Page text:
Barriers to entry are legal or natural constraints that protect a firm from potential competitors. The legal regulations by government intervention is one of the barriers to entry into an airline market ,in this case the government controls the number of flights that may land in their airport due to few run ways that may be available for more airlines to use those run ways. Another barrier is huge insurance cost, to enter into an airline market, you need to have comprehensive insurance and employer liability insurance ,these types of insurance are very expensive and new business may find it difficult to buy ,so it become an entry barrier to the new firm.

Huge start up cost, to enter into full airline service, high level of fixed and variable costs will have to be met in order to establish and maintain air services: labour. fuel, airplanes, engines ,spares and parts .IT services and networks, airport equipments ,aviation insurance and other costs are the capital that will be a barrier to entry into this market. Airport security checks can also be a barrier because staff will have to be fully checked and these can take long time before staffs are cleared to pass through the airport.

In conclusion, airline travel is an integral part of businesses of today .The service they render to transport people from one location to the other bring economics benefits as most businesses are operating internationally, and managers have to travel to other locations of their businesses in limited time frame and airline travel is the answer .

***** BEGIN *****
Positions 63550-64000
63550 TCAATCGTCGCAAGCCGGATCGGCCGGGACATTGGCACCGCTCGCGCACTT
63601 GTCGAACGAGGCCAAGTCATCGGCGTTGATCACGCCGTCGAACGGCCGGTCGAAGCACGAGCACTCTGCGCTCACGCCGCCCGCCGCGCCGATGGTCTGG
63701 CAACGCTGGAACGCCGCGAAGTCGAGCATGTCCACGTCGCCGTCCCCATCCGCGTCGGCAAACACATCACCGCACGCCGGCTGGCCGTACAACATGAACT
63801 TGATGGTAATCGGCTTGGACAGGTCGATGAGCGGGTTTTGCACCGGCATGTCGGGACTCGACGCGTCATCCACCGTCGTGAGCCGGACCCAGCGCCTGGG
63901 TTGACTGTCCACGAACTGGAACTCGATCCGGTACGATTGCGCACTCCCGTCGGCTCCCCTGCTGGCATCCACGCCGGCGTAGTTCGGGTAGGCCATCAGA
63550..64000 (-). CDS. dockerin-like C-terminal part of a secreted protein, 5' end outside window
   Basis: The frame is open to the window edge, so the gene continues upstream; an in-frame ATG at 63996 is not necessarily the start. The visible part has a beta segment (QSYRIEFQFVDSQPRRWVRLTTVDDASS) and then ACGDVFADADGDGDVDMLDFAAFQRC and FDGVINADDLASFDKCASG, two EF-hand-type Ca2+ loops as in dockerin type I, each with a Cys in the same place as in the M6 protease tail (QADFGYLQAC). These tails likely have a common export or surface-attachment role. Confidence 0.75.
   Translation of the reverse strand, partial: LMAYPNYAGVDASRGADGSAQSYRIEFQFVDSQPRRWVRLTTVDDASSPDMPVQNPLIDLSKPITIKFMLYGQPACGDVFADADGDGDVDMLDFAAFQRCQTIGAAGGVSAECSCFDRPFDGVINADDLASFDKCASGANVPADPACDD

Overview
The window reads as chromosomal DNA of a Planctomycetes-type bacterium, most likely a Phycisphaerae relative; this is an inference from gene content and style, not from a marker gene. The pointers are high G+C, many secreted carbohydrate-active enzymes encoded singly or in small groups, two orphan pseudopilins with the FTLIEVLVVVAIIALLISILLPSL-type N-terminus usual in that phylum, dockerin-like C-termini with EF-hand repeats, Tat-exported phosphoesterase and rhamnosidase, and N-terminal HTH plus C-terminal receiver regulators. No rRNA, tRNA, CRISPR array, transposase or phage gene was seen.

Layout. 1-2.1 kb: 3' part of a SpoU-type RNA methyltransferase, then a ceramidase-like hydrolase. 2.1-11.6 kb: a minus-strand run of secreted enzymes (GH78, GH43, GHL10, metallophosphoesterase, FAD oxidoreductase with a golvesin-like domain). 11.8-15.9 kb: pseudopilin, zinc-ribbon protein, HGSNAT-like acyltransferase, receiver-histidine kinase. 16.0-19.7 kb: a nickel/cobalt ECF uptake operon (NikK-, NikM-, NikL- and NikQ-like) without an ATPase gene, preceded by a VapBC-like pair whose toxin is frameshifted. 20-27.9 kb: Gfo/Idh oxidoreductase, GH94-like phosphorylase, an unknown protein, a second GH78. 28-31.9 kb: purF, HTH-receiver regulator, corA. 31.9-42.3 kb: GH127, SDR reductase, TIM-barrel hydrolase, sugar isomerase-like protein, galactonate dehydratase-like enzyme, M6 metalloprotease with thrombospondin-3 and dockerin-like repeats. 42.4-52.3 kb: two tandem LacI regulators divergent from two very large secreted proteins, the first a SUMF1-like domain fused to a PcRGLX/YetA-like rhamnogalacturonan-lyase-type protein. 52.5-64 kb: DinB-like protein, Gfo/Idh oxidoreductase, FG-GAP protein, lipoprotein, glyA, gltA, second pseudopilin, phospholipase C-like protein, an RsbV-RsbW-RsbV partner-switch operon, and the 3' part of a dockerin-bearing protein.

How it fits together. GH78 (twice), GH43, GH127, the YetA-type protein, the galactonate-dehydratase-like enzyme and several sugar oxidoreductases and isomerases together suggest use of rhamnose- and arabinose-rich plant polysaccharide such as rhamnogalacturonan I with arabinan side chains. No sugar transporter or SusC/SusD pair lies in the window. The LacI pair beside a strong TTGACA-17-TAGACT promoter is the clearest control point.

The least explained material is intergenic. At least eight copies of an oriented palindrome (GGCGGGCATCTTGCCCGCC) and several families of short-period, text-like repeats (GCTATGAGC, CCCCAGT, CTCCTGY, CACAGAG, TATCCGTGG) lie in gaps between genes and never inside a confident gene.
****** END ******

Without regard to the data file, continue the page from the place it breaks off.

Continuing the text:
References

Parkin, M. Powell, M. & Matthews, K(2005) Economics 6th edition, Essex , Pearson Education ltd pp53-196

Lipsey,. R. & Chrystal. K, (1999) Principles of Economics .9th ed New York : oxford university press , pp 55-60

Compos A, (2009) Economics for business (lecture notes) Brighton: University of Brighton Business School, Unpublished

Begg D, and Ward D, ( 2007), 2nded Economics for Business ,Maidenhead ,McGraw Hill Education page 30 -100

Black, P. Hartzenberg ,T. & Stadish ,B.(1997)2nd ed , Economics principles and practice: South Africa, Pearson Education P82

Holloway, S. (2008)3rd ed , Practical airline Economics: Aldershot, Ashgate publishing ltd .p229

Martin, J. R.. "A controversial-issues approach to enhance management accounting education.". Journal of Accounting Education 1994 ((Winter)): 59-75.. . Ali, H. F.. "A multicontribution activity-based income statement.". Journal of Cost Management 1994 ((Fall)): 45-54.

Maunder P,Myers D, WallN and Miller R L(1993)2nd ed “Economics Explained” : Collins E P. Pp 50-65

http://news.cheapflights.co.uk/flights/2009/05/recession-prompts-surge-in-cheap-flights.html assessed on 30/11/09.

http//:business.timesonline.co.uk/tol/business/industry_sectors/transport/article5037731.ece assessed on 28/11/09

www.ryanair.co.uk assessed on 1/12/09

www.easyjet.co.uk assessed on 2/12/09.